I'm tea-ing in my bedroom tonight, just good old english breakfast.
Suitcases are three quarters packed, any last minute forgotten items can be thrown in before they're zipped and loaded.
Three excited little people went to bed with their backpacks beside them, ready for the adventures of tomorrow. The first overseas trip, the five of us. Their first time to Bali, and the first time flying since our Sydney trip (oh would you check out my sleeping babe!).
Rosie the fish is off on her own adventure, being babysat by her new little mate, and our lovely Gran will come to feed Indiecat, and make herself a cuppa and keep her company daily, for a little while. We are ready.
Today, over a coffee in my kitchen with a friend, I realised that the reason I'm often leaving things until the last minute is because I work better under pressure. I achieve more when I am maxed out, crazy busy, on the deadline. It was a revelation. She said, "clearly you're not busy enough, Em" and she's right. Oh I'm busy, but I don't have the pressure of set goals, and things that must be accomplished by a deadline. And although the thought scares me, I just know that I achieve more when I have to, when there's no choice.
Because if there's a choice, there's procrastination. There's a novel, or there's something crafty to do.
If that visitor is coming at 10:30, then the sheets simply must be washed, dried and placed back on the bed by that time, and don't forget the dishes, and do make sure the floor is swept and morning tea is baked. And I achieve all this and more.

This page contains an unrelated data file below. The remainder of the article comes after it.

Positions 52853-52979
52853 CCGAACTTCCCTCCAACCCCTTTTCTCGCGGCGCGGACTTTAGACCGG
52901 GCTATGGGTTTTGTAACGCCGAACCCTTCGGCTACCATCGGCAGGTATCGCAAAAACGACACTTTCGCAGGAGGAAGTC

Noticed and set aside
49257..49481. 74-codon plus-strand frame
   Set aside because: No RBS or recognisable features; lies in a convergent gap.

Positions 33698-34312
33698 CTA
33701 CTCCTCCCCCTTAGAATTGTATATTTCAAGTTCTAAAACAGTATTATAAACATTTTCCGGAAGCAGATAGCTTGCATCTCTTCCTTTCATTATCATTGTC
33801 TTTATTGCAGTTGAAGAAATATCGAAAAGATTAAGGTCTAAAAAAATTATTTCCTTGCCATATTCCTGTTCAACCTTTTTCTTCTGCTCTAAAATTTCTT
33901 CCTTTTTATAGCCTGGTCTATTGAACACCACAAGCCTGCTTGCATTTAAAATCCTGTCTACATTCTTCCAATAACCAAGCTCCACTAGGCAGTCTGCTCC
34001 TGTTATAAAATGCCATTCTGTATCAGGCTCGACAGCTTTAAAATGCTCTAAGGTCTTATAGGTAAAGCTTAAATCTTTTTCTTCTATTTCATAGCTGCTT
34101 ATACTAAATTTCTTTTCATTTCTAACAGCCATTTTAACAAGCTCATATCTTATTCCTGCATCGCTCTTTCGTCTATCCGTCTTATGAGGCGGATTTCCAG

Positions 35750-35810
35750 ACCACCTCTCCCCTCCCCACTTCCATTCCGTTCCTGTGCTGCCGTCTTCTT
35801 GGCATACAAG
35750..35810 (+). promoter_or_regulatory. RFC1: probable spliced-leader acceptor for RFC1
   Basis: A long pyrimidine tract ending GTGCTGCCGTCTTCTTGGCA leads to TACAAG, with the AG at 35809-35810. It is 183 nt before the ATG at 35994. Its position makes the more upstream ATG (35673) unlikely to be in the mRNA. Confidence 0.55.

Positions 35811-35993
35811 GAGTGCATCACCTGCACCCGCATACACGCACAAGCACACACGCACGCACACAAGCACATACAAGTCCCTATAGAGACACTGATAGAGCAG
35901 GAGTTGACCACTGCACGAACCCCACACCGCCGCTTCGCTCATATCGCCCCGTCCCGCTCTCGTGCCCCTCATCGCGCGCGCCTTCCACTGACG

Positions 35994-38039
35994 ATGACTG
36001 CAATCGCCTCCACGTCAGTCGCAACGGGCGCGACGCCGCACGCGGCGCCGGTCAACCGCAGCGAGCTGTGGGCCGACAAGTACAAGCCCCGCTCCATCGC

It's illogical. But it seems that this is the way it is.
And afterwards I thought this: it's in conversations with friends that we begin to see ourselves more clearly.
They put voice to things we haven't been able to, or recognise things from their standpoint that aren't as evident to us.
What's in front of our faces can sometimes be too close, blurred.
It's not until we stand back, that we are able to see, and sometimes we can't do that unless we have a friend, pulling us backwards, gently pointing our vision in the right direction.
And the advantage of this particular friend is that she has known me since year 11.
When we were fifteen and a little bit boy crazy, and then sixteen, and seventeen, and feeling like we were adults, grown up and driving.
She's known me when I was single, and dating, and before I was oopsiedaisy-pregnant, and married. And she can see me probably better than I can myself sometimes.
And then I sit here and sigh, and wonder why I am so blessed to be surrounded by a gazillion friends I could call my best friend at any given moment.
And that it's over a simple tea, in the kitchen, or our the back watching jumping kiddos, or in a quiet cafe, that words exchanged can be so impacting.
The power of a little tea with you or me.